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Publication numberUS7002173 B2
Publication typeGrant
Application numberUS 10/704,913
Publication dateFeb 21, 2006
Filing dateNov 12, 2003
Priority dateNov 14, 2002
Fee statusPaid
Also published asUS20040104362
Publication number10704913, 704913, US 7002173 B2, US 7002173B2, US-B2-7002173, US7002173 B2, US7002173B2
InventorsShinji Imai
Original AssigneeFuji Photo Film Co., Ltd.
Export CitationBiBTeX, EndNote, RefMan
External Links: USPTO, USPTO Assignment, Espacenet
Image recording medium having suppression layer for suppressing interfacial crystallization
US 7002173 B2
Abstract
An image recording medium for recording image information by storing electric charges generated in response to exposure to an electromagnetic wave carrying the image information. The image recording medium includes: an electrode transparent to the electromagnetic wave; a recording-side photoconductive layer which contains a-Se as a main component, and generates electric charges when exposed to the electromagnetic wave; and a suppression layer which is arranged between the electrode and the recording-side photoconductive layer, and suppresses interfacial crystallization in the recording-side photoconductive layer. The suppression layer is made of an organic material which behaves as an insulator against electric charges having the opposite polarity to electric charges which move from the recording-side photoconductive layer to the electrode at the time of recording, and as a conductor of charges having the same polarity as the electric charges which move to the electrode.
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Claims(6)
1. An image recording medium for recording image information by storing electric charges which are generated in response to exposure to an electromagnetic wave carrying the image information, comprising:
an electrode which is transparent to said electromagnetic wave;
a recording-side photoconductive layer which contains a-Se as a main component, and generates electric charges when the recording-side photoconductive layer is exposed to said electromagnetic wave; and
a suppression layer which is arranged between said electrode and said recording-side photoconductive layer, and suppresses interfacial crystallization in the recording-side photoconductive layer;
wherein said suppression layer is a film made of an organic material which behaves as an insulator against electric charges having an opposite polarity to electric charges which move from the recording-side photoconductive layer to the electrode when the image information is recorded, and as a conductor of charges having an identical polarity to the electric charges which move from the recording-side photoconductive layer to the electrode when the image information is recorded.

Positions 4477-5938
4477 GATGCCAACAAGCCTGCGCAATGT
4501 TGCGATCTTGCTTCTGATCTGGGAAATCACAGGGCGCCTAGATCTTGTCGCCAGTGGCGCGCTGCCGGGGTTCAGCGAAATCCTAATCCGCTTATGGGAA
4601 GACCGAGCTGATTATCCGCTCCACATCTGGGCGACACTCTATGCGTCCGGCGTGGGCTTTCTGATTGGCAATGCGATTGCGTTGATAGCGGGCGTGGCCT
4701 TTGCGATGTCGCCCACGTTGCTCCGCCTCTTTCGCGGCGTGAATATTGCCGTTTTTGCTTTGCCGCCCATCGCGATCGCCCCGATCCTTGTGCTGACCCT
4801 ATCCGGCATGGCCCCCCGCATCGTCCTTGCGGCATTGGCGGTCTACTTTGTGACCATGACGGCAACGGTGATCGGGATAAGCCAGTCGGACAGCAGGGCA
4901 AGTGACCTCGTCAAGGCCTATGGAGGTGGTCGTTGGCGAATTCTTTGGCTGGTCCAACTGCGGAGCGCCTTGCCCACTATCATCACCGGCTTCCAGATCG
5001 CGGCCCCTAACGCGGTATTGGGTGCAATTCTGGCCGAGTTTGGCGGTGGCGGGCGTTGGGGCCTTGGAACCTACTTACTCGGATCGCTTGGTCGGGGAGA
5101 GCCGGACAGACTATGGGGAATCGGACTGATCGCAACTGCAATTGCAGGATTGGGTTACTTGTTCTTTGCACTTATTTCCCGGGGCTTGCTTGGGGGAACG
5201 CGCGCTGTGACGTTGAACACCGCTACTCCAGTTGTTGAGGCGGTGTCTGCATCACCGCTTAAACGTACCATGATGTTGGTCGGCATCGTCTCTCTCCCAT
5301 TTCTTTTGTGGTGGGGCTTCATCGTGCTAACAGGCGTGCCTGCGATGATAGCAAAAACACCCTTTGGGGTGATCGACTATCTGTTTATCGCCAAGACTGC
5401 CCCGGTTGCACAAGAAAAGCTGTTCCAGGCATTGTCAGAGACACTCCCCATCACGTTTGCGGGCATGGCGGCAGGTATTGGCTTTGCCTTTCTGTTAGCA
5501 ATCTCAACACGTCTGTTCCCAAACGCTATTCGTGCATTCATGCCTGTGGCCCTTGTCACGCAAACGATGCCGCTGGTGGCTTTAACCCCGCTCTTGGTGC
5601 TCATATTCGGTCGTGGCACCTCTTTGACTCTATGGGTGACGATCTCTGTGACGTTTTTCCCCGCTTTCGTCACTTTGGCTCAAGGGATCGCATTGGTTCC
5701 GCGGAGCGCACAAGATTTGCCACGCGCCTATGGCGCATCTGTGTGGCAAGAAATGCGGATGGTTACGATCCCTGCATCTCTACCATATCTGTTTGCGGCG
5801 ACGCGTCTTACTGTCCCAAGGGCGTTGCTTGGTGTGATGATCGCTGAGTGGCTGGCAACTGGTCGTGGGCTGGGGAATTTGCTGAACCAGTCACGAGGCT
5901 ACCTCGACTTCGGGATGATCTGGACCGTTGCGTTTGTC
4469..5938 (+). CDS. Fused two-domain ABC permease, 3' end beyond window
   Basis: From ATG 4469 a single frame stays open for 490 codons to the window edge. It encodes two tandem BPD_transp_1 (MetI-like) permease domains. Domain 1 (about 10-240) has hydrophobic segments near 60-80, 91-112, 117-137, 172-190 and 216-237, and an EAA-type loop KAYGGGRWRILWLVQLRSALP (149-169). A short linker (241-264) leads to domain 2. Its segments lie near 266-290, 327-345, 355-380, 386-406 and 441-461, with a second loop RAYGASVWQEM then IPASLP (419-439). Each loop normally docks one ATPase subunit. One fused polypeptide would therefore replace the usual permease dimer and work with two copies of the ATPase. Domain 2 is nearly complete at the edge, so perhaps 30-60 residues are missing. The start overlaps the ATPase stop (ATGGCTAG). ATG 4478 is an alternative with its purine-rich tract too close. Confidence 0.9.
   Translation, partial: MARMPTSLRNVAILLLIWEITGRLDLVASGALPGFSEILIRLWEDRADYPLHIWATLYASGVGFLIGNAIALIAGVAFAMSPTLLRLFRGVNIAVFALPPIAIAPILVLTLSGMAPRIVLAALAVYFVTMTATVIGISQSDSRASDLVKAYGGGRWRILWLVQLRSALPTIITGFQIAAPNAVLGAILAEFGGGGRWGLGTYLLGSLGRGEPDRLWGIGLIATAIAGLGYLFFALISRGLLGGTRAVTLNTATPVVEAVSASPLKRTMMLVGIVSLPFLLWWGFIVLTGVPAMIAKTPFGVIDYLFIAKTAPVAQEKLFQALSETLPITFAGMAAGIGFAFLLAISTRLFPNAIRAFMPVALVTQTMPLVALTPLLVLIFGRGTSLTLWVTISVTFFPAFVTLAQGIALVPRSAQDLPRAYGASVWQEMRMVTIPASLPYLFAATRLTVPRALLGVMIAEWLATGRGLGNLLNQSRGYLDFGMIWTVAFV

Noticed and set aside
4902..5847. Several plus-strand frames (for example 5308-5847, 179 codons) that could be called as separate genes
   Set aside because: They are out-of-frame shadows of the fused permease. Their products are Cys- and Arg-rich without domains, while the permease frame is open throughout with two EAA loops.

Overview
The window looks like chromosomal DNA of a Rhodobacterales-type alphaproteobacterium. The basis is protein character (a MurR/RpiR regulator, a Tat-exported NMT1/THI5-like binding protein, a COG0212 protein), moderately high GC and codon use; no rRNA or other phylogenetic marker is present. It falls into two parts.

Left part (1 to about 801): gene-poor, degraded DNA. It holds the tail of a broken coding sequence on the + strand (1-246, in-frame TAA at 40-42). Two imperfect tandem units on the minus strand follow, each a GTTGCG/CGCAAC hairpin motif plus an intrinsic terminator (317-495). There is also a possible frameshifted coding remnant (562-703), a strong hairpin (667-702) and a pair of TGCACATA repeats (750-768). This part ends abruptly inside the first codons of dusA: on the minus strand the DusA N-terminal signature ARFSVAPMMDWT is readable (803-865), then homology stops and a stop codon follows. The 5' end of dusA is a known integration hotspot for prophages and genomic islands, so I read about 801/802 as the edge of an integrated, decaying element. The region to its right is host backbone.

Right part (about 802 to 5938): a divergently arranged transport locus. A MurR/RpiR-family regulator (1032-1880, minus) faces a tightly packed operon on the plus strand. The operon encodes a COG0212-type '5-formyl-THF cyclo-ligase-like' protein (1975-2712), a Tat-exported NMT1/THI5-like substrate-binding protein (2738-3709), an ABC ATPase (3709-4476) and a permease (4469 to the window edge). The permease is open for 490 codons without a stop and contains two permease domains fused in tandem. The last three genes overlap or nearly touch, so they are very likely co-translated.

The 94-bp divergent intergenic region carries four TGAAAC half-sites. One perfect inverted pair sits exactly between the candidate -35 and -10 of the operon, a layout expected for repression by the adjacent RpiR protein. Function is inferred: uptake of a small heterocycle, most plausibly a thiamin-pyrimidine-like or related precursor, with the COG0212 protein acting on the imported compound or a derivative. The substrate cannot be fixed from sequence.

2. An image recording medium according to claim 1, wherein said suppression layer has a thickness of 0.05 to 5 micrometers.
3. An image recording medium according to claim 1, wherein said suppression layer is made of poly N-vinyl carbazole.
4. An image recording medium according to claim 2, wherein said suppression layer is made of poly N-vinyl carbazole.
5. An image recording medium according to claim 1, wherein said suppression layer is made of an insulating organic polymer in which N,N′-diphenyl-N,N′-bis-(3-methylphenyl)-[1,1′-biphenyl]-4,4′-diamine is dispersed.
6. An image recording medium according to claim 2, wherein said suppression layer is made of an insulating organic polymer in which N,N′-diphenyl-N,N′-bis-(3-methylphenyl)-[1,1′-biphenyl]-4,4′-diamine is dispersed.
Description
BACKGROUND OF THE INVENTION

1. Field of the Invention

The present invention relates to an image recording medium which records image information by storing electric charges generated in a recording-side photoconductive layer in response to irradiation with a recording electromagnetic wave carrying the image information.

2. Description of the Related Art

U.S. Pat. No. 6,268,614 issued to the present inventor (Shinji Imai) and corresponding to Japanese Patent Applications Nos. 10-215378 and 10-232824 (which are laid open as Japanese Unexamined Patent Publication No. 2000-105297) discloses information related to the present invention.

Conventionally, radiographic-image recording mediums which record radiographic images by storing in a charge storage region electric charges the amounts of which respectively correspond to doses of radiation such as an X-ray are used in many applications such as medical radiography, and various types of radiographic-image recording mediums basically operating as above have been proposed. In each of the above radiographic-image recording mediums, information on the radiographic image recorded in the radiographic-image recording medium can be read out by scanning the radiographic-image recording medium with a spot light beam or a light beam having a linearly-shaped cross section.

In the aforementioned reference, the present inventor has proposed a radiographic-image recording medium which can concurrently realize quick response in reading and efficient readout of signal charges. In the proposed radiographic-image recording medium, a first electrode layer, a recording-side photoconductive layer, a charge transportation layer, a reading-side photoconductive layer, and a second electrode layer, where the first electrode layer allows radiation for recording to pass through, the recording-side photoconductive layer becomes conductive when the recording-side photoconductive layer is exposed to the radiation for recording, the charge transport layer behaves substantially as an insulator against latent-image charges and substantially as a conductor for charges having the opposite polarity to the latent-image polarity, the reading-side photoconductive layer exhibits conductivity when the reading photoconductive layer is exposed to an electromagnetic wave for reading (reading electromagnetic wave), and the second photoconductive layer allows the reading electromagnetic wave to pass through. Thus, when the radiographic-image recording medium is irradiated through the first electrode layer with the radiation for recording, a radiographic image is recorded by storing in a charge storage region electric charges the amounts of which correspond to the doses of the radiation. The charge storage region is formed substantially at an interface between the recording-side photoconductive layer and the charge transport layer.